Indie Inventor: Quirky + Pivot Power Get a Turn on TV

Indie Inventor: Quirky + Pivot Power Get a Turn on TV

On Tuesday, August 30th at 10 pm, recent RISD graduate Jake Zien 11 GD will make his TV debut – playing himself.

He will be featured on the first episode of Quirky, a new reality show on the Sundance Channel that aims to bring innovation to life by showing the process and personalities behind successful inventions. Zien designed a flexible power strip calledPivot Power, which can be manipulated into different shapes to accommodate the multiple, bulky plugs that are the bane of any gadget geek’s existence.

The Sundance show is named after the product development company that helped Zien to bring his product from concept to market. A startup itself, Quirky helps designers and inventors to further develop and refine their ideas by submitting them to a crowd-sourced review process. Visitors to the site get to vote on each product and even contribute their ideas for colors, materials and what to call it. Successful contributions are recognized with credit and even a cut of the proceeds.

“We’re here to tell the stories of inventors and make invention accessible,” said Quirky’s CEOBen Kaufman during a visit to RISD last winter to talk to students about entrepreneurship.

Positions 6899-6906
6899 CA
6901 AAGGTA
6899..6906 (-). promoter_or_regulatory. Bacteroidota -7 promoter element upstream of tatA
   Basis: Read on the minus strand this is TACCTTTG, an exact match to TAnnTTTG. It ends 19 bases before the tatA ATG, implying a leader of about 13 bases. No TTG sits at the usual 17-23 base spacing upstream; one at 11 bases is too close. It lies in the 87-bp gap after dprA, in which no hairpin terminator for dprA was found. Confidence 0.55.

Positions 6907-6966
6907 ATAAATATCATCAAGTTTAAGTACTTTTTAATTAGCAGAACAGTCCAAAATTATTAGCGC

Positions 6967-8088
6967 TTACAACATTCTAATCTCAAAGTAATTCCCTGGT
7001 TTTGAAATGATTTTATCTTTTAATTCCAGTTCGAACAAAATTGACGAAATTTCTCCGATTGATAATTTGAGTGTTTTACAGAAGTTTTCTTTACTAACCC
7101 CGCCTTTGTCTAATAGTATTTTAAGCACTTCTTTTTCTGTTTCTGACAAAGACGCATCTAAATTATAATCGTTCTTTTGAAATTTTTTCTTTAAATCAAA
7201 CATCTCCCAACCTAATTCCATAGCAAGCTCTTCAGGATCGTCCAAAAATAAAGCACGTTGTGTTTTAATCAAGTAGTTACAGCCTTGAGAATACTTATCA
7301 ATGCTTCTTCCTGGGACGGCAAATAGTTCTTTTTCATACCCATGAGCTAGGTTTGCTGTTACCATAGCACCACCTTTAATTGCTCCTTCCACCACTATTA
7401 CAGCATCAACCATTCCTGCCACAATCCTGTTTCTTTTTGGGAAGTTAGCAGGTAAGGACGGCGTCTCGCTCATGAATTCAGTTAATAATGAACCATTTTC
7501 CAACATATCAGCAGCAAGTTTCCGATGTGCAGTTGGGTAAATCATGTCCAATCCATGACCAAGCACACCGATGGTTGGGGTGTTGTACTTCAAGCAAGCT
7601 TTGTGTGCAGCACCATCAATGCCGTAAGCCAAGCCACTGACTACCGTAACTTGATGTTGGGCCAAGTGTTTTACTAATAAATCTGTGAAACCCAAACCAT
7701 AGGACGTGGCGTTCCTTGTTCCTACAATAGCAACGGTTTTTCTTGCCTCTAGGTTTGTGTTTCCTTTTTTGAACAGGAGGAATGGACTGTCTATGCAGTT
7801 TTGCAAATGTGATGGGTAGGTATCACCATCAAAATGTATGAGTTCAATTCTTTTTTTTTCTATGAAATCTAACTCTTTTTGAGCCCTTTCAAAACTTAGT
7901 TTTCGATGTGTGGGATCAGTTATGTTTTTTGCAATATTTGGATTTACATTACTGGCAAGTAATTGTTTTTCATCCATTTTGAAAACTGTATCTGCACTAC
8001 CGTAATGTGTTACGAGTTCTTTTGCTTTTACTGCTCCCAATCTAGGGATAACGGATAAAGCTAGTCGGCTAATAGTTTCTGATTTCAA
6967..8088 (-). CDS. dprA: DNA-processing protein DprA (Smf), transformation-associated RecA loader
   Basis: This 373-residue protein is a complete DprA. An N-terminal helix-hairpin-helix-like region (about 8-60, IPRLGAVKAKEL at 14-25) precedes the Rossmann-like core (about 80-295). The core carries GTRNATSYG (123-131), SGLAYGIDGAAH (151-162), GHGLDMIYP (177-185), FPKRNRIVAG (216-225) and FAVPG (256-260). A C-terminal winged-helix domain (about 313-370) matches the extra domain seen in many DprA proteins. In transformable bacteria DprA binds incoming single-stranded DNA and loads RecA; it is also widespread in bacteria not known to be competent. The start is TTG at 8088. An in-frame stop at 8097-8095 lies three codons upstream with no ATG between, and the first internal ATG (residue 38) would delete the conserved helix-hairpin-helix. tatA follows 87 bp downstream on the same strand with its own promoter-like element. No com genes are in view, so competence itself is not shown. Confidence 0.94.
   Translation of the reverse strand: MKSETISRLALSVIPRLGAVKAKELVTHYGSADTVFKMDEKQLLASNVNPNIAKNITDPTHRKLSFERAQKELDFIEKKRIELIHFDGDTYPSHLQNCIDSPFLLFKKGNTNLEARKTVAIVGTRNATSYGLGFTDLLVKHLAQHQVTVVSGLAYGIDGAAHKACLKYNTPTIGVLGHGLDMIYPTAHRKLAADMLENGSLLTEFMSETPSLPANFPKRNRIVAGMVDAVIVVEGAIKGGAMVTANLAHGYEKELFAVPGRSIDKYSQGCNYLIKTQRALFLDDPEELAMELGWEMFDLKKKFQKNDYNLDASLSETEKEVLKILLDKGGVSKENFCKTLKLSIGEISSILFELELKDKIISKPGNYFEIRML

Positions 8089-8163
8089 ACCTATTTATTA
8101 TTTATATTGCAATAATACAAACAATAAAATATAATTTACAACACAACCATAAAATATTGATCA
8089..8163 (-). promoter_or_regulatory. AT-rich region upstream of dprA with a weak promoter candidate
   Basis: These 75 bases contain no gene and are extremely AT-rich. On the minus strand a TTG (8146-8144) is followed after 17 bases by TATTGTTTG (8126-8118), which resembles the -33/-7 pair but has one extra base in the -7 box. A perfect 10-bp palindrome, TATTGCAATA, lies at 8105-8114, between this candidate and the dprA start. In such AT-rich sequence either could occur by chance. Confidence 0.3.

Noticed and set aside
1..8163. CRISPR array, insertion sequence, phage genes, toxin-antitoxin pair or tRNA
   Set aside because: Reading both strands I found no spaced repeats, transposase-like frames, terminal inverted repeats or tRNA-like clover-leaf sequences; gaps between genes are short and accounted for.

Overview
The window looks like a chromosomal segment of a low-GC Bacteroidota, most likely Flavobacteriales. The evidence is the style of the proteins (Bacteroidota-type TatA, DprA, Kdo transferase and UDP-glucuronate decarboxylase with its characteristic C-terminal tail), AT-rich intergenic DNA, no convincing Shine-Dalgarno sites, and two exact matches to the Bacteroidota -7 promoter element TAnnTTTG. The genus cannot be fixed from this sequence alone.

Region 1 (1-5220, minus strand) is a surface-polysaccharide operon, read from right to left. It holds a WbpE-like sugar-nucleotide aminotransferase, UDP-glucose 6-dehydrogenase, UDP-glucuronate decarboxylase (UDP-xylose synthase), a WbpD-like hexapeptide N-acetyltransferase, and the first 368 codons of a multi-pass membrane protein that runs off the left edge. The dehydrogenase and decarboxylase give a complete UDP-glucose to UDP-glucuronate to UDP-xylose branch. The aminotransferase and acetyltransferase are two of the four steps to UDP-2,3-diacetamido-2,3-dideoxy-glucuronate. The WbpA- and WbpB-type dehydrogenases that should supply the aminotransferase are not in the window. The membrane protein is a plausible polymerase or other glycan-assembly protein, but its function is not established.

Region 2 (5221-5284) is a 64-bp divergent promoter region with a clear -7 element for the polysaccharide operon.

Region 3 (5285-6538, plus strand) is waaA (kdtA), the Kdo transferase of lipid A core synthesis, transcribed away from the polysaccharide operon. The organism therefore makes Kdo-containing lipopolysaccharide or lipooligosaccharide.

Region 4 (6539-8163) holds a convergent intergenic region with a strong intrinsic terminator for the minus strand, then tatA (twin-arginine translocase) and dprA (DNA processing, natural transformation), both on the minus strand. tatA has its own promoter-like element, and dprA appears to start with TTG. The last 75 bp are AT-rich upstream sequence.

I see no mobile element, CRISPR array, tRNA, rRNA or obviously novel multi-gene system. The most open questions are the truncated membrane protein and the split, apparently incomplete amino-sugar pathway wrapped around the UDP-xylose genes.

Zien’s idea started as a class project and has quickly become a runaway success, selling more than 60,000 units. And his experience with RISD crits played a critical role in helping him to benefit from the Quirky process: “I was able to separate my ego from my idea,” he notes. “My input was finely tuned because of my experience of being critiqued.”

Discussing the Art of Race

Artwork from the RISD Museum’s collection inspires frank conversations about race in America.

Axios Advocates for Civic-minded Design

As the keynote speaker at RI Design Week, former White House Creative Director Ashleigh Axios 08 GD highlighted the role of design in delivering hope and change under President Obama.

Mindful Making in Japan

Students in a summer bike-building class in Tokyo absorb contemporary Japanese culture and design aesthetics while honing their skills as makers.